The first several years of his program haven’t been exceedingly fruitful, but in the eyes of Kansas State soccer coach Mike Dibbini, that might actually help in a way.
K-State’s soccer team is entering its fourth season of an existence that can be described as flat but encouraging. The Wildcats won four games in 2016, their first year. Six games the next, including their first Big 12 win. Then, in 2018, they registered just four wins.
Yet K-State, which opens its 2019 campaign with road matches against Omaha on Friday and Creighton on Sunday, will kick off a new season relying on the experience of the seniors who have been with this organization every step of the way, through each of those first three seasons.
They are: Katie Cramer, Laramie Hall, Grace Brennan, Ashley Zane and Aly Rocha.
If you count goalkeeper Emma Malsy, who transferred prior to the 2017 season, the Wildcats’ roster includes six seniors.
“I think we’re a lot more confident,” K-State coach Mike Dibbini said. “(It comes from) the leadership and the character of our players learning so much in the last three or four years. The coaching staff bringing the energy and providing some good feedback, making it fun but still demanding. I think you have all those pieces put together, it makes a strong foundation.”
The confidence, Dibbini specified, isn’t baseless. There’s a reason: a shift in attitude among the coaching staff and players alike.
“Typically, in the past, we’re looking to survive, and to be hopeful,” Dibbini said. “I just feel like we’re hitting a trend where we’re more confident on creating chances for us to try to win the games instead of defending and being in a defensive mode all game. That helps quite a bit.”
Another change is in the fold. Malsy handled most goalkeeping duties last season, but redshirt sophomore Rachel Harris, who amassed a 4-1-2 record last year, will start at goalkeeper.
“She’s got a lot of experience,” Dibbini said. “She’s done really, really well, providing us some key moments in the game and giving us some confidence as we go into our first two games.”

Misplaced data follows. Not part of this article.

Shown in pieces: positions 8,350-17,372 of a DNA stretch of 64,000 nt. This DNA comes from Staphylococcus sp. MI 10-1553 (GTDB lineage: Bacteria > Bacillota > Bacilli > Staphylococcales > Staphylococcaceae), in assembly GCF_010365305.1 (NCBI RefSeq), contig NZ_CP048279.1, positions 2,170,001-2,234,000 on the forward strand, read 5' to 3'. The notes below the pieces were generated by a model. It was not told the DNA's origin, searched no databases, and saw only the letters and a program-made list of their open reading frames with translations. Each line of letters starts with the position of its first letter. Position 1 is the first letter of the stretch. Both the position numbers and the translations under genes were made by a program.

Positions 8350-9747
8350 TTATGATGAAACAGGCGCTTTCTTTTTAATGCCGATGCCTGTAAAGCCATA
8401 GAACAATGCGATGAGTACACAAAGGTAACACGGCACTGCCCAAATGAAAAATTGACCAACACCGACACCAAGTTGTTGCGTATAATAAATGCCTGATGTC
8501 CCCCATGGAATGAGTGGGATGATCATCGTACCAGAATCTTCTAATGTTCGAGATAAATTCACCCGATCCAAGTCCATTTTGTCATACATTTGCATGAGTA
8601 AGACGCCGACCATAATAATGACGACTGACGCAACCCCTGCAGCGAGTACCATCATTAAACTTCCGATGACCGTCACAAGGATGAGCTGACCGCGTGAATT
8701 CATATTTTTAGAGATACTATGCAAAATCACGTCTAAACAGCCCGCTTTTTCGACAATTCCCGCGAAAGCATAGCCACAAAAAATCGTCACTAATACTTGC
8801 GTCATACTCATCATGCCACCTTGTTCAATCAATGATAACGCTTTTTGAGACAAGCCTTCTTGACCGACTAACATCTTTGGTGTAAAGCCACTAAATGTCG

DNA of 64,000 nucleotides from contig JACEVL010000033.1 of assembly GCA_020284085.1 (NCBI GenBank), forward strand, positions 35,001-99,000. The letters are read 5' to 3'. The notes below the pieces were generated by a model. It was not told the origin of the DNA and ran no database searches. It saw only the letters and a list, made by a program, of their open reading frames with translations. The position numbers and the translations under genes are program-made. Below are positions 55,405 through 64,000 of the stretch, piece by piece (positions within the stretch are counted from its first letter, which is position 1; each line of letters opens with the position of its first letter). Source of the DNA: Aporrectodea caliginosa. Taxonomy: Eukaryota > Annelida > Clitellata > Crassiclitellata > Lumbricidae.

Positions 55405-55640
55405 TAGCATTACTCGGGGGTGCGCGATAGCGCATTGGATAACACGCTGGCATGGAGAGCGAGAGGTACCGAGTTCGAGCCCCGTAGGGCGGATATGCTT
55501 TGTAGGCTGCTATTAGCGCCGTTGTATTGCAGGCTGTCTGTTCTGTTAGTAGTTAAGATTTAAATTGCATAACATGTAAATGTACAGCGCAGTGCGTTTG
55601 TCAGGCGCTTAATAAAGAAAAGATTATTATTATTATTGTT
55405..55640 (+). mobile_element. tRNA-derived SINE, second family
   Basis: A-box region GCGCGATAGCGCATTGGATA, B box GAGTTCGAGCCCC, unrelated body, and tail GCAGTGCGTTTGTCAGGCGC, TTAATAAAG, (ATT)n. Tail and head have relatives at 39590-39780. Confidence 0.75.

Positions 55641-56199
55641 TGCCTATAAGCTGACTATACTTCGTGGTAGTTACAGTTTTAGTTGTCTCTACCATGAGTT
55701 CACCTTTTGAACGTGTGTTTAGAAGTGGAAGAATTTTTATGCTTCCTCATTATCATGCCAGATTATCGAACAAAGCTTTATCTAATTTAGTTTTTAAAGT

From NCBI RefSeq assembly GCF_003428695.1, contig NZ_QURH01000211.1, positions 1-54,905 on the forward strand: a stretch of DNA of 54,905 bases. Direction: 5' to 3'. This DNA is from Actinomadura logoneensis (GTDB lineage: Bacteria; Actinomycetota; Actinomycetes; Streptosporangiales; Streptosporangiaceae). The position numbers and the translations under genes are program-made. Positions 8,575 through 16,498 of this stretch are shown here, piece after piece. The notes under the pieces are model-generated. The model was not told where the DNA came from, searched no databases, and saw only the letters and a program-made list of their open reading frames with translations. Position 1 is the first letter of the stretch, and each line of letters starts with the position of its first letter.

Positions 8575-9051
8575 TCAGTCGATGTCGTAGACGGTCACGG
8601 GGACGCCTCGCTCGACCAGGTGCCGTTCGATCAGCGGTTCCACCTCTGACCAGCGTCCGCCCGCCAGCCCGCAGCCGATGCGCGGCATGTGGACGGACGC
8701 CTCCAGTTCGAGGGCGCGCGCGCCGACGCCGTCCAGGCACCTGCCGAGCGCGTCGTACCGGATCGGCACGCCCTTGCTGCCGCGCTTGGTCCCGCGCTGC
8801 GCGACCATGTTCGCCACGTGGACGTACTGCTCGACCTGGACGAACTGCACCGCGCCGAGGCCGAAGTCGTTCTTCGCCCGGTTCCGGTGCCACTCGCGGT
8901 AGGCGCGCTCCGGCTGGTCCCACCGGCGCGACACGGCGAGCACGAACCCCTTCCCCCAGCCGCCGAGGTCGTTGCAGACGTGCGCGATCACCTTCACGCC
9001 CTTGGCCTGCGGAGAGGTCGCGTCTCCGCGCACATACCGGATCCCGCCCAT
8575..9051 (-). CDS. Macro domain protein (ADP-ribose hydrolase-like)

K-State is hoping it can parlay these changes, in approach and in personnel, into its best season in program history.
The good news for the Wildcats is that they’re already off to a solid start.
On Aug. 9, K-State battled Arkansas — which received 45 votes in the latest United Soccer Coaches poll, good for an unofficial No. 29 ranking — to a 3-3 tie in a scrimmage.
Then, on Saturday, K-State routed Oral Roberts, 4-1. The Wildcats got goals from juniors Brookelynn Entz, Hannah Davis and Maddie Souder as well as one from Cramer.
Dibbini had lots to like. For one, cruising past Oral Roberts was important because the Golden Eagles brought roughly 1,000 fans to the match, “and they played off the energy of their crowd, which is good for us as far as adversity and playing through it,” he said.
“We remained composed,” Dibbini said, “and we got better in those moments.”
So the Wildcats will start the season with experience fending off road crowds.
The other part Dibbini liked was that his club rattled off 22 shots (six on goal) in the win over Oral Roberts.
“If we’re not scoring, we’re creating a lot of chances,” Dibbini said. “That’s an area that we haven’t been very good at, and we’re starting to figure it out. And playing together, making extra passes, doing the right things to give us a good opportunity around the goal.”
Make no mistake, though: Dibbini still wants to see improvement. It’s August, after all, and there’s room for that.
The Wildcats are just trying to turn improvements into wins — starting this weekend and on into this season.
“Defensively, can we get a shutout? We haven’t focused on the defense as much, but we focus on keeping teams away from our goal,” Dibbini said. “Offensively, don’t get shut out. Can we score some goals? We want to definitely go out and play our best and see if we can come away with six points this weekend. We’ll give it a go.”